This year, I started my own agency that builds community in a unique and nontraditional way. We use curation, events, marketing and partnerships to change the way people, companies and cities look at their ROI (re-coined as "ripple of impact). I took this year to research in the field (also being my favorite thing to do), going to conferences and learning what's right and wrong about each one. Then just like a warm glove that fits your hand perfectly, I was lucky enough to land at C2-MTL by the faith of a curated group of changemakers called Hatch.
C2-MTL is a conference held by the renowned Sid Lee agency (led by the remarkable chairman, Bertrand Cesvet), a company that is so creative that Cirque du Soleil decided to form a partnership with them, and where building boats and buildings is a part of their day to day marketing strategy. It puts on C2-MTL every year for 3,000 change-agents from around the world. Taking over a gigantic hangar space and turning it into a utopia in Griffentown, Montreal, Sid Lee creates an experience where learning and marketing are one.
Speakers included Richard Branson, Steve Brown, futurist for Intel, Diane Von Furstenberg, Barry Diller, Bobbi Brown, John Mackey (who also gave a compelling talk in a construction trailor in downtown Vegas a month prior), just to name a few, and were all introduced by a Cirque du Soleil-esque clown. I was blown away by Sid Lee's Will Travis as he brought a little baby on stage and made us all hold hands to make us feel what marketers have to do when they try to reach each and every individual, and my week was complete when I got a chance to speak to Richard Branson about what it takes to be a good CEO and company internally before trying to be a good company for the world.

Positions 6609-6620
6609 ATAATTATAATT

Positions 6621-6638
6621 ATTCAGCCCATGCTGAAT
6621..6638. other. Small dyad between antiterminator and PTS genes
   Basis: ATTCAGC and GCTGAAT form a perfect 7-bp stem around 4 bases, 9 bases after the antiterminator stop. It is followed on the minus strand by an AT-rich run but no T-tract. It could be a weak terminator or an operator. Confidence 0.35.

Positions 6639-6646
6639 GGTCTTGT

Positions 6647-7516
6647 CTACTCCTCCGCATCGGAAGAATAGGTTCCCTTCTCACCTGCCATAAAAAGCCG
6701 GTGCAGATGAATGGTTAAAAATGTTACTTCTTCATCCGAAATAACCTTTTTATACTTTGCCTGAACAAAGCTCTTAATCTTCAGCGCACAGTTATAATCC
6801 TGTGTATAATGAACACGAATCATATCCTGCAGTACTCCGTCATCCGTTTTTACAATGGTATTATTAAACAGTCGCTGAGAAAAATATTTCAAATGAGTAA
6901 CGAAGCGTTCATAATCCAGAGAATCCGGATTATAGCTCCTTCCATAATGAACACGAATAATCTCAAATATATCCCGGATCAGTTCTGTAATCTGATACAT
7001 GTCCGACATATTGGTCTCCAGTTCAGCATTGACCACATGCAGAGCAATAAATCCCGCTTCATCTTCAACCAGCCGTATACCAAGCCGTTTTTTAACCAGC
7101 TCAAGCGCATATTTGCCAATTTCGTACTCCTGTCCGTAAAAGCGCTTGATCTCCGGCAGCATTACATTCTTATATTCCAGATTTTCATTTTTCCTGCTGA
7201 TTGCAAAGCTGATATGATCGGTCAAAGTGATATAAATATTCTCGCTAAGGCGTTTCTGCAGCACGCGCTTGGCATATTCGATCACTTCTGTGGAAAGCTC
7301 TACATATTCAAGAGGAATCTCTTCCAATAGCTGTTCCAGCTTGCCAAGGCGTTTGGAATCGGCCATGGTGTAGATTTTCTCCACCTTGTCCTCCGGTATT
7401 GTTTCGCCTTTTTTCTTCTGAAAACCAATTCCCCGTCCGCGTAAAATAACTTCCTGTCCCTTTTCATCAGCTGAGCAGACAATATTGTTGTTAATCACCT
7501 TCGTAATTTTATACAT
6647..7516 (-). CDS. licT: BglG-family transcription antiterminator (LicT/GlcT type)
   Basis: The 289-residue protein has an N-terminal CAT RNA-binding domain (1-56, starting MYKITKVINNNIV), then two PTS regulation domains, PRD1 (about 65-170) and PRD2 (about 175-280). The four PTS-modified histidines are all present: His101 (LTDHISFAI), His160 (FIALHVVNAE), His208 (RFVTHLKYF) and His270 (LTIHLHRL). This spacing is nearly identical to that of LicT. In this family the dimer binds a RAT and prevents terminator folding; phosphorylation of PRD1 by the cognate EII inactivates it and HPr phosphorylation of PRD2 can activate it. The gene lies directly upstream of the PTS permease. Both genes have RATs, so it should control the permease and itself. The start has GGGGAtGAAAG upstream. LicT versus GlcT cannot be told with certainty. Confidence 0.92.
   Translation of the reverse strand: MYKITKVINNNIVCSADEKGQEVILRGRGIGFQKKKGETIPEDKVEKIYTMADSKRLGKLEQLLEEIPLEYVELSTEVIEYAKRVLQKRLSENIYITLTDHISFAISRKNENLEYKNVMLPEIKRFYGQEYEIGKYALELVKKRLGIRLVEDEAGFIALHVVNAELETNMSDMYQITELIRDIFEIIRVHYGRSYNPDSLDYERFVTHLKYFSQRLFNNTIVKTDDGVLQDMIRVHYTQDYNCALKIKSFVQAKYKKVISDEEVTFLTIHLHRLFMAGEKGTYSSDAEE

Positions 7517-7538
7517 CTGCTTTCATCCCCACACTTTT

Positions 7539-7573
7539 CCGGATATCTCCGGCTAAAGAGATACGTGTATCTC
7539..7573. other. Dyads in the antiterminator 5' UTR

My company puts on a mini conference every month called Catalyst week as a part of a not-so-mini project called the Downtown Project, where Tony Hsieh is successful creating the most community-focused city in the world with the tag line, "Downtown Vegas makes you smarter." Tony wants to make downtown Vegas feel like a conference every day for those who live in downtown Vegas, and as I was sitting at Sid Lee, my 13th conference this year, it hit me.
Learning is cool. Not only is it cool, but as I sit in these rooms with huge marketers, I use my skills of engagement and community I learned with my first graders and middle schoolers and realize learning is relevant. Similar to my thesis, I use the world as my classroom, and so do brands, celebrities and anyone using a hashtag. Consumers want to be engaged, and tweeting and Facebooking is a low level of engagement, so is absorbing snack bites of three-minute cat videos. If you want to engage consumers, create content and events that inspire them, that teach them something about themselves, and it doesn't hurt to add a clown in a huge hangar space in the middle of a city every so often.